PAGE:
n>t only does the ocean provide a moderating influence on the march of the seasons, but it also can provide a moderating influence on the variability of climate on other timescales too. We talk more about the mechanisms that give rise to climate variability in the next chapter, but for now let us just suppose that the climate system excluding the ocean is able to vary on multiple timescales, from days to years. Then, just as the ocean is able to damp the seasonal variability, the ocean damps variability on all these timescales. However, the ocean does not damp the variations equally on all timescales; rather, because on longer timescales the ocean itself can heat up or cool down in response to climate variations, the damping effects are larger on shorter timescales. We give a brief mathematical treatment of this argument in the next section, and a more complete treatment in appendix A of this chapter.
The surface temperature of the ocean and the land are maintained by a balance between heating and cooling. The heating occurs both by solar radiation and by downward longwave radiation from the atmosphere and is proximately independent of the temperature of the surface itself. The cooling, on the other hand, increases with the temperature—a hot object cools down faster than a warm one. If for simplicity we suppose that the cooling rate varies linearly with temperature, then we can model the surface temperature by the equation cdr S XT. (5.1)
Here, S is the heating source, T is the temperature, and t, the time. The parameter C is the heat capacity of the system, and X is a constant that determines how fast the body cools when it is hot. Obviously, this equation is too simple to realistically describe how the surface temperature varies (it ignores lateral variations, for one thing), but it illustrates the point we wish to make.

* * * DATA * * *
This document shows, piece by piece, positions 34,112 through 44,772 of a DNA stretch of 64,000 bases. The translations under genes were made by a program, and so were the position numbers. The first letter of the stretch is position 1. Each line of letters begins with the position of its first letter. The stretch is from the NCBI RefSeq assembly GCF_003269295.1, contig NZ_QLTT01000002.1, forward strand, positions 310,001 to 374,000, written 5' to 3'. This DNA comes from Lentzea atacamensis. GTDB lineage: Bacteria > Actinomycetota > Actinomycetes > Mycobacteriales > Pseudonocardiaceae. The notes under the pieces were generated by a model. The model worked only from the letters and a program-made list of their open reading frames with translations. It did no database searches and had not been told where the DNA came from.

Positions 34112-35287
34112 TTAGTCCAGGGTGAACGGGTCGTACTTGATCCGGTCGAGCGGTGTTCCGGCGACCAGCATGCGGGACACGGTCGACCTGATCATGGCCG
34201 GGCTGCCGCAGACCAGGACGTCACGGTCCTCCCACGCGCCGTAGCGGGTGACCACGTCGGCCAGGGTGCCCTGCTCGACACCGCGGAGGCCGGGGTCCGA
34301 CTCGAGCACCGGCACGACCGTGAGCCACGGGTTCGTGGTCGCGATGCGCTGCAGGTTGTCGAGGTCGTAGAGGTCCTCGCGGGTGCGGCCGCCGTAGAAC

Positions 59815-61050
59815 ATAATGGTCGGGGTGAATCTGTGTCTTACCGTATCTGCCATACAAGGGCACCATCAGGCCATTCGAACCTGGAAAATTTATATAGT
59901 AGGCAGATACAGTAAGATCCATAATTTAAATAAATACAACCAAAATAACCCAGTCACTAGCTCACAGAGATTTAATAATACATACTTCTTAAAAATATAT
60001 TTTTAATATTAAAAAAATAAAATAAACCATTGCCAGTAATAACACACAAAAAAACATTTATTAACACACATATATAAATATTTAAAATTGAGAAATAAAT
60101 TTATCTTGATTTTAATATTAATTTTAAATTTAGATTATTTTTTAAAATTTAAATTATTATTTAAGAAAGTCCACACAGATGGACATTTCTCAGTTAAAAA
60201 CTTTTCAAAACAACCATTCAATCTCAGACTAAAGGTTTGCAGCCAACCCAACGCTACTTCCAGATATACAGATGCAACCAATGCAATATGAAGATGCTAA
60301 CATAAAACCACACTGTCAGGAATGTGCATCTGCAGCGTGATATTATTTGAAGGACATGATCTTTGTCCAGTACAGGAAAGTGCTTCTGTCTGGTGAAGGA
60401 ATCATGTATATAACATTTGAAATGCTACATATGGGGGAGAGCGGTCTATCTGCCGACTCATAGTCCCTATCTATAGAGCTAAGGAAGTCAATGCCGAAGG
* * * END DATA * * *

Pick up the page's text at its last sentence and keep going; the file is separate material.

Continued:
The equation says that the heat capacity times the rate of the temperature increase (the left-hand side) is equal to the heating (S) minus the cooling (XT). If we set S = 0 for the moment, then a solution of this equation is T = T0 exp(-Xt/C), where T0 is the initial temperature.
If S is a constant, then the full solution is
This equation tells us that if there is a perturbation to the system, the perturbation will decay away on the timescale C/X. With a mixed-layer depth of 100 m and X = 15 Wm-2 K-1 (which is suggested by observations for air-sea interactions), we obtain a timescale of a little less than a year. That is to say, the ocean mixed layer can absorb or give out heat on the timescale of about a year. Variability on timescales significantly longer than this is not greatly damped by the presence of an ocean mixed layer because on these timescales the mixed layer itself heats up and cools down and so provides no damping to the system. However, on timescales much shorter than this, the mixed layer absorbs heat from a warm atmosphere, or alternatively gives up heat to a cold atmosphere, thus damping the variability that the atmosphere otherwise might have. The land surface has a much smaller heat capacity, so that the timescale C/m is much smaller for land than it is for the ocean. There is thus a much smaller damping effect over land than over the ocean.
The situation is not quite as straightforward as this argument suggests. A complicating factor is that the entirety of the ocean mixed layer does not respond to fast variations in the atmosphere. Thus, for example, only the top few meters of water may respond to diurnal variations in temperature, and such variations are therefore damped less than one might expect. Nevertheless, the overall effect is clear: The heat capacity of the ocean mixed layer damps variations on timescales up to and including the annual variations. Interested readers can find a more complete description of this effect in appendix A of this chapter.
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